It’s almost that time of the year again, and here’s this year’s Olukai “Aloha” award ukulele for the Ho’olaule’a in Maui this coming May. I’ve added a tribal gecko laser cut to the back of the instrument. Accents are India Rosewood binding, rope style purfling, and Mango for heal graft and back of peg head. This koa is from the island of Maui, making it just a little more special for this occasion. It’s a full volume tenor and strung log “G”. Nice!
You know, sometimes it pays to try something different. This tenor uke is made from Carob wood. I’ve never heard of this wood and have never used this wood before and I don’t expect that when my present stock is gone that I will ever use it again. I was suprised at the warm tone of this wood. It is a non-endangered species harvested here in sunny San Diego. The pink/red tones of this wood do not fade with time but increase in intensity as the wood oxidizes. The neck is made from Bass Wood (light and stable–of course with carbon fiber reinforcement) and I thought it matched the sap wood of the Carob pretty well. All of the wood accents are figured African Bubinga including the finger board. My arched finger board is a little narrower in order to accommodate a smaller hand. I used red heart abalone purfling to accent the pink of the wood and added red paua abalone plumeria flowers to the sound board–definitely a chick ukulele.
One of my latest projects required Peony Flower inlays. I”m not a big fan of sound board inlays because it limits my ability to custom thickness the soundboard ,but who am I to say no–no rules in ukulele. So this is my interpretation of the clients requests. I can’t say that my photography is up to snuff on this project, but I think that you will get the idea. This “Ku’u Ipo” concert ukulele features a more vintage shape with rounded lower bout and a 15 3/4″ scale. The instrument is made from moderately curly Koa with Brazilian Lacewood accents and Peghead Tuners. The Peony flowers are white and gold mother-of-pearl with petals of green and paua abalone.
This is the first out-of-the-mold jumbo tenor ukulele. This shape is a conglomerate of patterns from my original Hula Hips tenor to a more classic jumbo guitar shape. It is not as thick as my current instruments but is 10 inches in the lower bout. The volume may be about the same but the active sound board is definitely increased. I have gone back to a more classic look as well with a center sound hole but I’ve kept the side, concert sound hole. This instrument is constructed of Oregon Bastogne Black Walnut with a Sitka Spruce sound board. I “X” braced the sound board. Rope style purfling and vintage back strip to accent the look. The neck is matching Oregon Black Walnut. I used Aquila low ‘G” strings and was mightly impressed with the volume and depth of sound. This will be my slack key go-to ukulele. Asante you all.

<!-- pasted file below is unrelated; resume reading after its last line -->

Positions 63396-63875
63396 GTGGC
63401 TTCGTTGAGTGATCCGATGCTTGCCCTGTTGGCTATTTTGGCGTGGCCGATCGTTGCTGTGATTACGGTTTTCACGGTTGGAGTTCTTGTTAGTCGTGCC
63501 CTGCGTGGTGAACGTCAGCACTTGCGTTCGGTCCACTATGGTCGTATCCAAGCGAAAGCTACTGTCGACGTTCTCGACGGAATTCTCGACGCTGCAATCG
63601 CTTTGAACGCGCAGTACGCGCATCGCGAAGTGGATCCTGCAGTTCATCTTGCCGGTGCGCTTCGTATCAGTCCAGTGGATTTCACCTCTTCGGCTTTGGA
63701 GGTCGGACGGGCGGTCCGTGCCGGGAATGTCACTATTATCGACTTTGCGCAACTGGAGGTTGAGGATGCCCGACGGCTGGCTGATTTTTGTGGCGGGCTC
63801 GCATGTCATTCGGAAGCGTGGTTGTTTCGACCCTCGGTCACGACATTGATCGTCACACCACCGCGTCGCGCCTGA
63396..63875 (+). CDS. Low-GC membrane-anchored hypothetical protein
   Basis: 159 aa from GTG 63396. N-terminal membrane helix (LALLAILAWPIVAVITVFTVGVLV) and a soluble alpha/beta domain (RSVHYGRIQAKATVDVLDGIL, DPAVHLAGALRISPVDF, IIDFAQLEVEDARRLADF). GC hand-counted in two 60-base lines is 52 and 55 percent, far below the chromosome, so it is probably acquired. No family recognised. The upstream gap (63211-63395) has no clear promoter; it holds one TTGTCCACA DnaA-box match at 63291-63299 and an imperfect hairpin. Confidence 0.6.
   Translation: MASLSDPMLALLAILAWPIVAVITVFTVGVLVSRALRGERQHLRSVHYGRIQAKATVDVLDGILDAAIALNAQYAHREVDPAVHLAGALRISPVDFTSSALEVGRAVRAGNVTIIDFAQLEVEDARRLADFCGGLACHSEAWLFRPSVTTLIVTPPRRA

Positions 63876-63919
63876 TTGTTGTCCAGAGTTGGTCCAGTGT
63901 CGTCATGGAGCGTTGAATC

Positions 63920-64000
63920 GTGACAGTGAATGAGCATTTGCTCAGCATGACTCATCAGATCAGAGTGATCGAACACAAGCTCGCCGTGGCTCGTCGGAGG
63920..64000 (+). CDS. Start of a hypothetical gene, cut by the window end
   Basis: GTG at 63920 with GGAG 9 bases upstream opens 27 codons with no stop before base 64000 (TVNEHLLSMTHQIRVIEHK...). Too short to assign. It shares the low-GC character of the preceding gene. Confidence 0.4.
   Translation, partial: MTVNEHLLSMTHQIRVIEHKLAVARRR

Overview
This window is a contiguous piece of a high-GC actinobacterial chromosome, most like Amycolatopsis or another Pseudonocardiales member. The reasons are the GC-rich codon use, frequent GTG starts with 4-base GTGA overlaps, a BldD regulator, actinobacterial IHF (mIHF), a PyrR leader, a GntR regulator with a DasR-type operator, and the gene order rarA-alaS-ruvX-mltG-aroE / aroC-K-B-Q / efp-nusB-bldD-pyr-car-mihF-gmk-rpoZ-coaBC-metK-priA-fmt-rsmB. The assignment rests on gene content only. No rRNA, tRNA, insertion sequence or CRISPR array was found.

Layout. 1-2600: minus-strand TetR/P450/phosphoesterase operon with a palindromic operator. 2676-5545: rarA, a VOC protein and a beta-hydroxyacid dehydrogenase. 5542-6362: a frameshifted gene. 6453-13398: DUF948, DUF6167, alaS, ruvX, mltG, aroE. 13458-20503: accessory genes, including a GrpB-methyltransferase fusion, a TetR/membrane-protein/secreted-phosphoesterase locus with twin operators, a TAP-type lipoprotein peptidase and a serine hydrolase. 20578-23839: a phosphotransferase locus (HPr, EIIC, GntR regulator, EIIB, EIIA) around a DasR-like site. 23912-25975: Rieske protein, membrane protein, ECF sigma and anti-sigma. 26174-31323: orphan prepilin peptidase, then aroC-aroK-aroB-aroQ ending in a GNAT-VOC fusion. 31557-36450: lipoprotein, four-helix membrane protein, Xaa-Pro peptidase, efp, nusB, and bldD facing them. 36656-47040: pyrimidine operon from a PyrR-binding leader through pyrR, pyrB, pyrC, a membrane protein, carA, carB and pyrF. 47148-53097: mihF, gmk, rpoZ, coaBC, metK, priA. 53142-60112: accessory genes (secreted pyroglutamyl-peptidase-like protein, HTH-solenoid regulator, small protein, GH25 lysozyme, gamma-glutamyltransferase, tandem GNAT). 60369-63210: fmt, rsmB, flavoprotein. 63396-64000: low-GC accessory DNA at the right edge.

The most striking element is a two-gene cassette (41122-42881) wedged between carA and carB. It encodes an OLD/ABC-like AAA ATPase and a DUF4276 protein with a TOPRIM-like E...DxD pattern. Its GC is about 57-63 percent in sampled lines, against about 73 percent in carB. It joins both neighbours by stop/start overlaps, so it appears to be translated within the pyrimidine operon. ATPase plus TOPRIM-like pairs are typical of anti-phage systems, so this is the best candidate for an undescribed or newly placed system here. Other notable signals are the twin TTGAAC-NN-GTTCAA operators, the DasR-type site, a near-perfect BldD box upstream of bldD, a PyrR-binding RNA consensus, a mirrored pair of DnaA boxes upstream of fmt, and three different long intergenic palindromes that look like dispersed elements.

Here’s a new Maple Tenor: center sound hole, and side concert sound hole. Really nice Maple back and sides with a Sitka top. I did finger board and bridge in a new wood from Mexico called Guanadillo Negro–probably Granadillo but more brown in color. How knows? It’s really hard and I liked the color! Accents are in Spalted Maple and purfling is split herringbone with dark curly Koa binding. It will have bone nut and saddle and strings per customer request. I especially like the matching pick guard in Maple. Oh, did I mention, this instrument is available!
So with multiple moves and all I haven’t been get’in with it lately. Still been busy though. Here’s a new custom instrument for a client that wanted only California woods. The back is Monterey cypress, the sides are Sycamore, the sound board and neck are CA old growth redwood and the binding is Eucalyptus. Body shape is vintage/Kahiko style with double puka. Oh, the fret board and bridge are CA Carob wood. This instrument was so light that I think the K&K passive pickup weighed as much.
OMG! My client wanted an alternative sound hole arrangement for his new 6 string ukulele. Who am I to say no! Not only did he request three sound holes for his left handed uke, but he wanted all the possible wood combinations he could get in one instrument (black walnut neck, koa sound board, curly walnut sides, curly maple back, Macassar ebony fret board and bridge complimented with curly koa binding and paua abalone purfling top and back, plus custom artwork–WHOA!). Who am I to say no! DON’T FORGET: NO RULES IN UKULELE. So whether or not this appeals to you it actually turned out to be interesting, attractive and very pleasing to the ear. So have at it!
Oh, I almost forgot, this is pro surfer Guy Takayama’s oversized tenor design. It worked really well with this instrument.
Yowza! Here’s another mango tenor uke–same wood as in Mango Me Baby. Asymmetric sound hole, side concert sound hole, good figure and color in the mango but with my plumeria sound board inlay. It’s interesting, but I really think that some of these low density woods really respond well with this short scale and nylon strings. I also think that a heavier string like D’Addario, Ko’olau “Alohi”, or La Bella might really bring out the best in these instruments.
I think I told ya’ll that I was getting tired of looking at brown. Now, don’t get me wrong, I love the Koa, but I was just getting tired of all the “brown” instruments. So, other than Mango, I’m on a Maple kick. Got some really nice stuff in Oregon late last year and here’s the first product with that material. This stuff was pretty curly, but I was really sold by the spalting. Going up again this October for another look. Hope you like it?
Hey gang, here’s another uke that will most likely be for sale at the San Diego Ukulele Festival. All Koa, with East India Rosewood binding, herringbone purfling, asymmetric sound hole and side port/concert side sound port. No strings on this particular instrument yet, but am favoring low “G” tuning.